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Miami employee hits the books to pursue new career

<p>Rebecca Heftel attends college as an nontraditional student. </p>

Rebecca Heftel attends college as an nontraditional student.

In the late 1980s, Rebecca Heftel was a student at Wright State University pursuing a major in music. As a lifelong singer, Heftel’s plans went awry when she began to experience issues with her vocal chords, forcing her to switch her major.

While struggling to find a new major that interested her, she met someone and made the decision to drop out of college.

Heftel went on to marry the man she left school for. They share a daughter, Catrina, but have since divorced.

“I left university to follow my heart,” Heftel said.  “I shouldn't have left, but when you're 20, 21, you think you've got the world in your hands … I [thought] ‘I can come back to this,’ but that never happened.”

But, Heftel has since resumed her studies. Today, at age 52, Heftel is studying English at Miami University’s Hamilton campus. 

“I like to read, but the things I like to read, I also kind of like to pick them apart, and someone suggested [to me] that I should go into editing,” Heftel said about choosing her major.

“[I returned to school] for professional reasons and because I got tired of being the eldest in my  family and the only one who had not graduated from college.” 

Currently, Heftel works as an administrative assistant in the Social and Behavioral Sciences Department. Because she’s a university employee, Miami waives Heftel’s tuition.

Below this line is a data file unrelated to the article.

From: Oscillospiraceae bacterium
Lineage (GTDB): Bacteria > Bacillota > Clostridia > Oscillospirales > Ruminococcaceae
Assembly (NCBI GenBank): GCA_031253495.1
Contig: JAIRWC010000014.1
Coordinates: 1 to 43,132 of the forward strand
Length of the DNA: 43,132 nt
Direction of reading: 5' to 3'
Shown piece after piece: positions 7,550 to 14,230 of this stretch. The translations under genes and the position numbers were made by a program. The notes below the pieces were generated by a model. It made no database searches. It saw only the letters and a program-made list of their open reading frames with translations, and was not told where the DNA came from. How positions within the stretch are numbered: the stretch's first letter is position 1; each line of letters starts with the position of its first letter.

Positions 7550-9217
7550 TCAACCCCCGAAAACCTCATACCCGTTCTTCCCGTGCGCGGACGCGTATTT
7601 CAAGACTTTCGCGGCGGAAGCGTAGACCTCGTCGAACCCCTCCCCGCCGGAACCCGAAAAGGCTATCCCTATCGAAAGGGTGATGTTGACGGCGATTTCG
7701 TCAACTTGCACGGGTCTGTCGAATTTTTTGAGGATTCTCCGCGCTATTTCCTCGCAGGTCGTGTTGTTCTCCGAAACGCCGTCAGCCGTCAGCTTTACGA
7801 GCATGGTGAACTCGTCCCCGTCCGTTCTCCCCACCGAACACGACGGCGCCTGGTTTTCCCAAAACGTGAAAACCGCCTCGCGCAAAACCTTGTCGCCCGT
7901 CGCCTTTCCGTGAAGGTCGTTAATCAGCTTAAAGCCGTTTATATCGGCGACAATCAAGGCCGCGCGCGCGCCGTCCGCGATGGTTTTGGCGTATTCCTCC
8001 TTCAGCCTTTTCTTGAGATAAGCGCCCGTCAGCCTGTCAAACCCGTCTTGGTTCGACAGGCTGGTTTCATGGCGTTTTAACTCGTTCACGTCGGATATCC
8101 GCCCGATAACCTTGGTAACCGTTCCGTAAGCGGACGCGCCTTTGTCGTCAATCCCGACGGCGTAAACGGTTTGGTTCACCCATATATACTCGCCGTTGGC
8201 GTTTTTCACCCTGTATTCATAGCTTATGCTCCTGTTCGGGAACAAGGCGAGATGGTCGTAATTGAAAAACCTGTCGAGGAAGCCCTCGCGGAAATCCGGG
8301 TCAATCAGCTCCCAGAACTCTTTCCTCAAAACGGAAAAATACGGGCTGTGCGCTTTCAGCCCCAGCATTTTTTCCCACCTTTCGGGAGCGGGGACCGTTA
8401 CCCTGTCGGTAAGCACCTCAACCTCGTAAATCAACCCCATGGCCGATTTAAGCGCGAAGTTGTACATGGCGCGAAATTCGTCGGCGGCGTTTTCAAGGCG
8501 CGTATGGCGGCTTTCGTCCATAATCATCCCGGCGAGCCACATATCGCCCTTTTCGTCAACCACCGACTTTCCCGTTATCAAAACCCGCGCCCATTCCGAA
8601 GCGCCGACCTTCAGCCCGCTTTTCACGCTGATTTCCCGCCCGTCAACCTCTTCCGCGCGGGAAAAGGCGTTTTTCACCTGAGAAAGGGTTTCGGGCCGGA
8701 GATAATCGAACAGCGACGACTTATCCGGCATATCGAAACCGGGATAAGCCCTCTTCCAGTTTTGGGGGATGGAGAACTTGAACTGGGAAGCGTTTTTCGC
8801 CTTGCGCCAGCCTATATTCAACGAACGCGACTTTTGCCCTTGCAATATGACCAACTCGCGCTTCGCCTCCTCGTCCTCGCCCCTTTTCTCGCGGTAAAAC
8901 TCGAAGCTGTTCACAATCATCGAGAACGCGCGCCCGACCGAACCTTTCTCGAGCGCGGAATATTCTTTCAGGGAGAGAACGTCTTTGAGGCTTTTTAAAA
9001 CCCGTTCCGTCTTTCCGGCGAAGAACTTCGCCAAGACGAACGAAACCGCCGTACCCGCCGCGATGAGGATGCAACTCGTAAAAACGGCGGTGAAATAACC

But, when Heftel accepted the position at Miami 13 years ago, it wasn't her own education she had in mind.

“I was thinking ahead to what would happen if my daughter wanted to go to university, and how was I going to pay for it?” Heftel said. “I knew that the tuition waiver also applied to the children of [employees]. It just so happened that I thought, ‘Well, I can take advantage of that, too.’”

Years later, Heftel’s daughter did end up enrolling at Miami University's Hamilton campus and is supportive of her mother’s return to school.

“I don't think that I could be any happier for her,” Catrina said. “She is such an amazing person, and I just wish that she could just find something that makes her so happy … She gave up her career for me when I was born.” 

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Catrina said she has found it helpful to go to the same school as her mom, as they often support each other and can provide insight to each other on professors.

Heftel is approaching the point of her degree where the higher level classes required for her major are not offered online like many of the classes she has taken thus far. Heftel said that it's hard for her to attend classes when she works a full time job.

But when Heftel decided she wanted to study abroad, she faced a large challenge: being almost entirely surrounded by traditional students 20 years younger.

When Heftel comes in contact with traditional students, she said that she sometimes has concerns about how she will be perceived or treated, especially if they find out she works at Miami.  

She said mostly people just react to her with surprise. 

Although Heftel greatly enjoyed her trip to Italy through Miami’s Florence: Visions and Contrast’s Program, she didn’t participate in many of the events that the other students attended.

“I didn't go out to clubs and stuff like that with them, but you know, I didn't expect to be invited, and I wasn't,” Heftel said. “I didn't stand in the way of anyone either.” 

Heftel did occasionally go to dinners with the supervising professors of the trip, but also found a friend in one of her roommates who was another non-traditional student in her late 20s.

Once Heftel gets her degree, her dream job is to be a copy editor for a website that does news curation, because she is very interested in current events. 

Despite the many challenges Heftel has faced and continues to face in the pursuit of college degree, she said she tries her best to stay motivated.

“It's kind of a long term goal,” Heftel said. “Sometimes it seems very frustrating, like it's never going to happen, but then somehow, some way, it all works out in the end, and you realize that all the sacrifices are worth it.” 

perrysl2@miamioh.edu

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